Serum IL-33 levels are increased in patients with psoriasis

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Interleukin (IL)-33 is a recently identified cytokine, which is a member of the IL-1 family and binds to a heterodimeric receptor comprising ST2 (suppression of tumorigenicity 2) and IL-1 receptor accessory protein. Serum levels of IL-33 have been reported to be upregulated in various T helper (Th)1/Th17-mediated diseases, such as rheumatoid arthritis and inflammatory bowel disease. IL-33 expression is increased in lesional skin in patients with psoriasis, but serum levels in patients with psoriasis have not yet been studied.


To study serum IL-33 levels in patients with psoriasis, a Th1/Th17-mediated skin disease, before and after anti-tumour necrosis factor (TNF)-α therapy.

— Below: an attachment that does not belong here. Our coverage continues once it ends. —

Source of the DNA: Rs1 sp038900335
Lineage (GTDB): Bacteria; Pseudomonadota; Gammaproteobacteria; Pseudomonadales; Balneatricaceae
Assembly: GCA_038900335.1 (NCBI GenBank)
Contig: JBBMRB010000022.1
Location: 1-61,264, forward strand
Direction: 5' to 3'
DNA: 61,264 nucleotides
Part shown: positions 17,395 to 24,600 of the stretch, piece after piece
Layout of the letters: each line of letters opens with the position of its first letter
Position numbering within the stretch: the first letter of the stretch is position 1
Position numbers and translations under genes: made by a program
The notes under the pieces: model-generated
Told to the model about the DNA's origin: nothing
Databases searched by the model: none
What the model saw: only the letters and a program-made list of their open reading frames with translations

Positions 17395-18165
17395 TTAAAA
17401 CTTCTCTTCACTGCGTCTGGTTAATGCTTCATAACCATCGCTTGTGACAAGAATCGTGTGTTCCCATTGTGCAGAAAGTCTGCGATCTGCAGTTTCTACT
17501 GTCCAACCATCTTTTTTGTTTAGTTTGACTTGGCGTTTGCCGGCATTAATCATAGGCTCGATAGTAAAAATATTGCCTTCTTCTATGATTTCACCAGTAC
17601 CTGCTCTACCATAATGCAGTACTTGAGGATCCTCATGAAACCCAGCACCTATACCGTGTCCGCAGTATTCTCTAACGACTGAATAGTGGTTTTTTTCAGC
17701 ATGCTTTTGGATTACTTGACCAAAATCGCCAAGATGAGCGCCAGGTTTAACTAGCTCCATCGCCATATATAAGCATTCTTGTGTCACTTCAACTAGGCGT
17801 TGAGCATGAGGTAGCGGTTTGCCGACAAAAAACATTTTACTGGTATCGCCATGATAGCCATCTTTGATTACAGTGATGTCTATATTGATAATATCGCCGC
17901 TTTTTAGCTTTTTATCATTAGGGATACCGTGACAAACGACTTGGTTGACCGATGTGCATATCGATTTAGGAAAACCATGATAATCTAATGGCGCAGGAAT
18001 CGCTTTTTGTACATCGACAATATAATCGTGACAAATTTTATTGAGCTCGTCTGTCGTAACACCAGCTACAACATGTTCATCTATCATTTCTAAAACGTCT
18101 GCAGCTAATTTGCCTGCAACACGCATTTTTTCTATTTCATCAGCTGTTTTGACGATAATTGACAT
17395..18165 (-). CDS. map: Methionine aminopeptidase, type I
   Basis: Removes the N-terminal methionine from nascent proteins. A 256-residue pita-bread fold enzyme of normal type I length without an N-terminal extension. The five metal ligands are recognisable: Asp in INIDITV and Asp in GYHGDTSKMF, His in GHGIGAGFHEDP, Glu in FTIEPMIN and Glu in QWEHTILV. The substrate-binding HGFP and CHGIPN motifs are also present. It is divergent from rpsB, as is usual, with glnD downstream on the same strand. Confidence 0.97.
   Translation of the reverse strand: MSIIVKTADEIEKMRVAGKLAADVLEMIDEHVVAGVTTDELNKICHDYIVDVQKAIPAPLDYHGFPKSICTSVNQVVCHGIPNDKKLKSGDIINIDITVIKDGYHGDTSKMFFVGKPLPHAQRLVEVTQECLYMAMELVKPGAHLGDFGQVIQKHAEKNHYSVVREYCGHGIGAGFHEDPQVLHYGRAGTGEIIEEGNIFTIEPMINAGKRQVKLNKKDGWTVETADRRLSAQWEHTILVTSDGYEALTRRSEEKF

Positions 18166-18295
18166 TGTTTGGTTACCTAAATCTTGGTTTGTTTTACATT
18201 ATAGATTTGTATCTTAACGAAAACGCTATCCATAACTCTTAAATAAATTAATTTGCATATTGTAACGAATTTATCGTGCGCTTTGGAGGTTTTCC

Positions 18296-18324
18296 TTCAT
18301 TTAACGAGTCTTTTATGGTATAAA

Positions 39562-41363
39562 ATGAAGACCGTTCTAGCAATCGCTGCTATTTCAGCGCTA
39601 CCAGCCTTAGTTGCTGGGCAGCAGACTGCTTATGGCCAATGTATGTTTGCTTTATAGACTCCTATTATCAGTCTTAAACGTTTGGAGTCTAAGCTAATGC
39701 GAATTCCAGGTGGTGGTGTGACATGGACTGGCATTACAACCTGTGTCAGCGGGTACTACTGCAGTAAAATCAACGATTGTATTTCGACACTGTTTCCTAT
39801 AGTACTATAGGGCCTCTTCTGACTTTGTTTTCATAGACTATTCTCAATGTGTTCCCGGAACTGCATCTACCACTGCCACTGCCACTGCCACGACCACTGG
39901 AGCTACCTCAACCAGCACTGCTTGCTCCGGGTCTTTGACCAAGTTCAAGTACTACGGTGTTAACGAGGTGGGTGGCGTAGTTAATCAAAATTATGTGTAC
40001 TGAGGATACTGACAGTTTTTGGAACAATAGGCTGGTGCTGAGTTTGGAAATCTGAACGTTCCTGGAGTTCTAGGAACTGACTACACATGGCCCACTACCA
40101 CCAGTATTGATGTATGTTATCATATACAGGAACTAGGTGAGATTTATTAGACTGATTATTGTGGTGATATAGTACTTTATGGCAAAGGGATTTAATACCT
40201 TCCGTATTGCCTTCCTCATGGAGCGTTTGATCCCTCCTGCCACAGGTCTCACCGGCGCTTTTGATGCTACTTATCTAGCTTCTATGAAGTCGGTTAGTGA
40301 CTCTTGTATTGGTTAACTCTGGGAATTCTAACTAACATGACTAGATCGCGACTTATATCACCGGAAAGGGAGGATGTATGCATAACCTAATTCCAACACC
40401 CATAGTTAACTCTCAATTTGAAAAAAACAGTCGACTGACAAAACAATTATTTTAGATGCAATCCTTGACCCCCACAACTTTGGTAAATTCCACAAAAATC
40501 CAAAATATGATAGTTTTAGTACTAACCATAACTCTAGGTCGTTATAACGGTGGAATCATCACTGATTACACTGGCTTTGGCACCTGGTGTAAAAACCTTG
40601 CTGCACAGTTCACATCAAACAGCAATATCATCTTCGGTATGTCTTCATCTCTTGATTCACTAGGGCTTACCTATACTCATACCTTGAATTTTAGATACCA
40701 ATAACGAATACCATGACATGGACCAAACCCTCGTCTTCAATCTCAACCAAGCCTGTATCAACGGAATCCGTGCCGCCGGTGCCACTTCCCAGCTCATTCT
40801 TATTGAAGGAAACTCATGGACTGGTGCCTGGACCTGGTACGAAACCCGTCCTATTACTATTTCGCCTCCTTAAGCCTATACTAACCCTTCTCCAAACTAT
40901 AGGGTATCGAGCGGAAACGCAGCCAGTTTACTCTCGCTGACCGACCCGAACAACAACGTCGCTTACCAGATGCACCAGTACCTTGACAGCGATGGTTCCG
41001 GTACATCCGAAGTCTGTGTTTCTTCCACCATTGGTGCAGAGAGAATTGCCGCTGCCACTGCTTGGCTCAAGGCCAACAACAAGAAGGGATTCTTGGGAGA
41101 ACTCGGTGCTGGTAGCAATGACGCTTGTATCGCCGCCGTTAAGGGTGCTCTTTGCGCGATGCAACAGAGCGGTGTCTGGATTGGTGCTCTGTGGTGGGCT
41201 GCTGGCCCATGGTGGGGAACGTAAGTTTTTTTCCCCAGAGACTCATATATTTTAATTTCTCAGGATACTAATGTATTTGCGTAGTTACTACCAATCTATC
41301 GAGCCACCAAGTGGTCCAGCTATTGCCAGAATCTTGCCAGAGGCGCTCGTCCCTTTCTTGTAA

Serum IL-33 levels were measured in patients with psoriasis vulgaris (PV), psoriatic arthritis (PsA) or pustular psoriasis (PP), and compared with those of healthy controls. Associations between serum IL-33 levels and serum TNF-α, IL-6, vascular endothelial growth factor and C-reactive protein levels were also studied. In addition, the effect of IL-33 stimulation on IL-6, IL-8, TNF-α and VEGF secretion by human keratinocyte was analysed.


Serum IL-33 levels in patients with PV, PsA and PP were significantly higher than those in healthy controls. Serum IL-33 levels correlated with serum TNF-α levels in patients with psoriasis, and decreased after anti-TNF-α therapy. IL-33 stimulated IL-6 and IL-8 secretion by human keratinocytes.


These results suggest that serum IL-33 levels generally reflect increased inflammation in patients with psoriasis.

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